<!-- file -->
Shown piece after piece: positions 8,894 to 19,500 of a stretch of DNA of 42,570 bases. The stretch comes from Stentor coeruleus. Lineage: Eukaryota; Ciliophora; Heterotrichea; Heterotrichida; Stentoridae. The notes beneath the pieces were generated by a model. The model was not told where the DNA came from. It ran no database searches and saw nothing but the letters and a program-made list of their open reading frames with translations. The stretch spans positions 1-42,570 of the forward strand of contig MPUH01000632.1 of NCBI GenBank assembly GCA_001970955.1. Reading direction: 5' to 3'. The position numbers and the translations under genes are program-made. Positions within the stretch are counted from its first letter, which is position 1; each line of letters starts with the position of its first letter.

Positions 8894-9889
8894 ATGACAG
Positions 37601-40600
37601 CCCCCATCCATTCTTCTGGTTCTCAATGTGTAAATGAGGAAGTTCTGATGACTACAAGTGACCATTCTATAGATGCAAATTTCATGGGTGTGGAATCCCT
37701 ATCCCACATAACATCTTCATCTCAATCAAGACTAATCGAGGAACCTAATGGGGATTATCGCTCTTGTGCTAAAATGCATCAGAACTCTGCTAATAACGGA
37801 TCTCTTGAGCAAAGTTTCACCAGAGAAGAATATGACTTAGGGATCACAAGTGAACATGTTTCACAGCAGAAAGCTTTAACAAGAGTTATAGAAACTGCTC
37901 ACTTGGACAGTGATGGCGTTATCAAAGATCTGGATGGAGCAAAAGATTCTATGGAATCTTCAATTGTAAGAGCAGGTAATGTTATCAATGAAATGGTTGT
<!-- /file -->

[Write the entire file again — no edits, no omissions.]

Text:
Shown piece after piece: positions 8,894 to 19,500 of a stretch of DNA of 42,570 bases. The stretch comes from Stentor coeruleus. Lineage: Eukaryota; Ciliophora; Heterotrichea; Heterotrichida; Stentoridae. The notes beneath the pieces were generated by a model. The model was not told where the DNA came from. It ran no database searches and saw nothing but the letters and a program-made list of their open reading frames with translations. The stretch spans positions 1-42,570 of the forward strand of contig MPUH01000632.1 of NCBI GenBank assembly GCA_001970955.1. Reading direction: 5' to 3'. The position numbers and the translations under genes are program-made. Positions within the stretch are counted from its first letter, which is position 1; each line of letters starts with the position of its first letter.

Positions 8894-9889
8894 ATGACAG
Positions 37601-40600
37601 CCCCCATCCATTCTTCTGGTTCTCAATGTGTAAATGAGGAAGTTCTGATGACTACAAGTGACCATTCTATAGATGCAAATTTCATGGGTGTGGAATCCCT
37701 ATCCCACATAACATCTTCATCTCAATCAAGACTAATCGAGGAACCTAATGGGGATTATCGCTCTTGTGCTAAAATGCATCAGAACTCTGCTAATAACGGA
37801 TCTCTTGAGCAAAGTTTCACCAGAGAAGAATATGACTTAGGGATCACAAGTGAACATGTTTCACAGCAGAAAGCTTTAACAAGAGTTATAGAAACTGCTC
37901 ACTTGGACAGTGATGGCGTTATCAAAGATCTGGATGGAGCAAAAGATTCTATGGAATCTTCAATTGTAAGAGCAGGTAATGTTATCAATGAAATGGTTGT